Gill took the Austin course during his senior year. As COVID-19 has curtailed in-person volunteer opportunities, she said Austin has provided the class with remote options and ways to give back to the community — like offering ESL lessons remotely and sharing mask making tutorials to help others during the pandemic.
Now living in Oregon, Gill is studying immigration law at Willamette University — a decision she says was directly influenced by her time in the Austin course.
During the Virginia Tech course, Gill also worked with an Argentinian exchange student as a conversation partner. As the two practiced their potential languages, they also found their time together to be a lighthearted way to chat about their backgrounds and daily lives.
“I was able to share things like, ‘This is Blacksburg. This is Virginia Tech. That’s why you shouldn’t expect to be able to eat a whole pizza at Benny’s,'” Gill said.
The summer after taking the course, Gill participated in a pilot program focused on providing distance English lessons to migrant workers through the Virginia Coalition for Justice.
“Working with farmhands through this program, as well as my experiences as a volunteer with kindergartens — all immigrant children who had so many stories to tell — have been incredibly motivated to pursue immigration law,” Gill said.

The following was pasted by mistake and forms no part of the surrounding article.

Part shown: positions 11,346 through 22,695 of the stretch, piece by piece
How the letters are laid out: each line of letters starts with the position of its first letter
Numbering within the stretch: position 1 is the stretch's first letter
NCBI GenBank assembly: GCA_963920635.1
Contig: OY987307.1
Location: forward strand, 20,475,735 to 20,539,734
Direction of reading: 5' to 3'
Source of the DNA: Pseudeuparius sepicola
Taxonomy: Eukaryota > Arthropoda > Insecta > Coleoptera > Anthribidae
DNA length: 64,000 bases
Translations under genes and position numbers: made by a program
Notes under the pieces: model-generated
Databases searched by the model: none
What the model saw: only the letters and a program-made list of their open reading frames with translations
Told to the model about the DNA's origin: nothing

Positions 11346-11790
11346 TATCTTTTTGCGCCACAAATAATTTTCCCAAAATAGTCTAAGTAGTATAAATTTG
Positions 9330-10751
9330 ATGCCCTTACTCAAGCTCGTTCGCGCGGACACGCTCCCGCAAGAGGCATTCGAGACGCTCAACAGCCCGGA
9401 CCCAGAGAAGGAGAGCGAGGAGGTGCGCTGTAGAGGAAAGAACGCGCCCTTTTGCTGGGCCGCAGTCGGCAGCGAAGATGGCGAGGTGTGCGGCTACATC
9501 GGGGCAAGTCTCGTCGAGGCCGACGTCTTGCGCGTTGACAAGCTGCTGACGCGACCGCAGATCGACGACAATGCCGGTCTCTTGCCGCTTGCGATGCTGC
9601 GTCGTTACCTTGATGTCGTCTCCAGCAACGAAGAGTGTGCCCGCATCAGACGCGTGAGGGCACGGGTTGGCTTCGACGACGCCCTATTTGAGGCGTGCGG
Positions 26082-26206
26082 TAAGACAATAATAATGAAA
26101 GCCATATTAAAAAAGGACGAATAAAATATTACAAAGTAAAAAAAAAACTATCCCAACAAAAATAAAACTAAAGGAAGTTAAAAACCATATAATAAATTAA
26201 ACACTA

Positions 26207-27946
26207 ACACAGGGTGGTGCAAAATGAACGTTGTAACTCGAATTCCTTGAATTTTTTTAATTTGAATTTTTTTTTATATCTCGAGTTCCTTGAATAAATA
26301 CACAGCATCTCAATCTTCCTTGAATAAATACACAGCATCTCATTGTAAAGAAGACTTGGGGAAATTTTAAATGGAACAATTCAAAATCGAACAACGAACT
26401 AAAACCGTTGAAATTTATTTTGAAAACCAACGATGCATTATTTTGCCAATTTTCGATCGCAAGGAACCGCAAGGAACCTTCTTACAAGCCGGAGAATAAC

Since moving to Oregon, Gill has worked at a private immigration firm and spends the summer interning with Immigration Counseling Services, a nonprofit organization in Portland.
“Getting hands-on experience outside of the classroom with your language and through community service is a really unique way to learn,” Gill said. “Practicing and using the skill of speaking both languages to serve the community makes the class an incredibly rewarding and fulfilling program.”
Austin said she would like to see the course expand and thinks its format could also be useful for students of other languages, given Blacksburg’s active partnership with refugees. She said the work is complex and tracking logistics, such as background checks on students, is extremely time-consuming.
“Needs outside of the classroom don’t go on the semester schedule,” Austin said. “It’s good because new opportunities are constantly coming up, but it’s also a challenge.”
Ideally, she hopes to have a dedicated “contact person” to track community contacts and volunteer opportunities for future classes.
Janell Watson, professor and chair of the Department of Modern and Classical Languages and Literatures, agrees. Watson said experiential learning is “one of the big focuses” for the university going forward, and she thinks the Spanish course is a great model for other courses to incorporate hands-on learning opportunities in their curriculum.
“So we’re looking at how can we scale this course and make it the model of how to do it,” Watson said. “There’s a reflective aspect to it. It’s not just about going out and tutoring kids or translating material, it’s about learning community service.